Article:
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RE: st: Mixed model for longitudinal data: Time discrete or continuous?


From   Abdelouahid Tajar <a_tajar@hotmail.co.uk>
To   statalist <statalist@hsphsun2.harvard.edu>
Subject   RE: st: Mixed model for longitudinal data: Time discrete or continuous?
Date   Mon, 4 Jun 2012 16:45:04 +0100


Thanks David,
 
I agree with you. Using time a continuous makes the assumption that the relation between time and the outcome is linear, in my case while the obeerved data shows that it is  the case. 
 
I have fitted models with time both as continuous and as discrete variable and I have calculated the predicted probabilities. The model with time as discrete gives  better predicted probabilities in the sense that the observed and the predicted probabilities were  close to each other at each time point. While the model with time as continuous does not predcit the probabilities as well as the model with time as discrete does.
 
I have also calculated the ORs at each time point using lincom (note that the OR at each time point needs to be interpreted with caution because one needs to take into account the random
 effect when interpreting the OR between groups) . The ORs from lincom give wide CIs (this is my only concern when fitting a model with time as discrete), this may be due to my small sample size: 39 subjects for 11 parameters in the discrete case.
I think for large dataset (not sure how large it should be) and small number time points (again not sure how many), using time as discrete can be a raisonable choice if the the relation between the outcome and time is not linear.
 
The addition of time square term and its interaction with group did not perform well. 
 
BW,
Abdelouahid
----------------------------------------
> Date: Mon, 4 Jun 2012 10:41:49 -0400
> Subject: Re: st: Mixed model for longitudinal data: Time discrete or continuous?
> From: dchoaglin@gmail.com
> To: statalist@hsphsun2.harvard.edu
>
> Hi, Abdelouahid.
>
> Using time as a continuous variable assumes that the contribution of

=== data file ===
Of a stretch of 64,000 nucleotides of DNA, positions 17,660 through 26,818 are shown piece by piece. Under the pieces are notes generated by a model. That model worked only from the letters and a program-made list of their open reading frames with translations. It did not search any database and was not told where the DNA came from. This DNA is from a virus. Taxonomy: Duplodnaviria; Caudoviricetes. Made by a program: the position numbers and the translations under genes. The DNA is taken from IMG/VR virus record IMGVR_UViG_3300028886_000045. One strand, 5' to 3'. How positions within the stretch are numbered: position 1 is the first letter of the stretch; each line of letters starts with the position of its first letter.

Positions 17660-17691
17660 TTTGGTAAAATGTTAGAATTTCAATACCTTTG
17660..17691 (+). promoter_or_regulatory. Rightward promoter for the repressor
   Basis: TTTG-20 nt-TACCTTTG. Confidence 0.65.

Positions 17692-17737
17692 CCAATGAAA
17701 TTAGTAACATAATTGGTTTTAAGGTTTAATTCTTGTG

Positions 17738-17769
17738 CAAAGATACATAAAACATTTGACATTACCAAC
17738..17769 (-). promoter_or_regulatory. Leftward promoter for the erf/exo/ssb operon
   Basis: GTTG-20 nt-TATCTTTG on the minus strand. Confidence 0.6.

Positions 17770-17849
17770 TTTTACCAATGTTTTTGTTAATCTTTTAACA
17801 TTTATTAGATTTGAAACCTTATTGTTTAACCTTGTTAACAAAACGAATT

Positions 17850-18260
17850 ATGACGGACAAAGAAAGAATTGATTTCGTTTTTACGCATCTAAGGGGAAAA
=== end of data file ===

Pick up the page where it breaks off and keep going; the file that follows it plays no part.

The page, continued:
> time (adjusting for the contribution of group) is linear.
>
> If you fit the model in which time is categorical, you can then
> examine the relation between the coefficients for the four categories
> (taking 0 as the coefficient for time = 0) and assess whether the
> pattern is linear. Similarly for the coefficients for the interaction
> between group and time.
>
> If the pattern is not linear, adding a quadratic term should not be an
> automatic choice. That is only one pattern of nonlinearity, and it
> may not be suitable (or even a reasonable approximation) in your data.
>
> A more-formal approach would ask how much better the categorical-time
> model fits than the linear-time model.
>
> David Hoaglin
>
> On Fri, Jun 1, 2012 at 5:52 AM, Abdelouahid Tajar <a_tajar@hotmail.co.uk> wrote:
> > Hi,
> >
> >
> >
> > For mixed models (using xtmixed, xtlogit ect...) with
> > longitudinal data in the standard situation with two covariates: time (0,1,2,3)
> > (as an example) and a binary variable (0,1) for group.
> >
> > People often use time as a CONTINUOUS variable.
> >
> >
> >
> > In models which include an interaction term between time and group (which often
> > is the case) we have three fixed effect parameters b1=time, b2=group and
> > b3=interaction_time_group.
> >
> >
> >
> > Now if time is treated as DISRETE
> > with time (0,1,2,3) we have 7 parameters: 1 for group, 3 for the 3
> > dummies of time and the 3 for interaction terms between time and group.
> >
> >
> >
> > Compared to the model with discrete time, the model with time as continuous
> > (which could also have a time^2 term) has clearly fewer parameters even when
> > time^2 is included.
> >
> >
> >
> > My question is how to choose between the two models? The continuous time model and
> > discrete time model?
>
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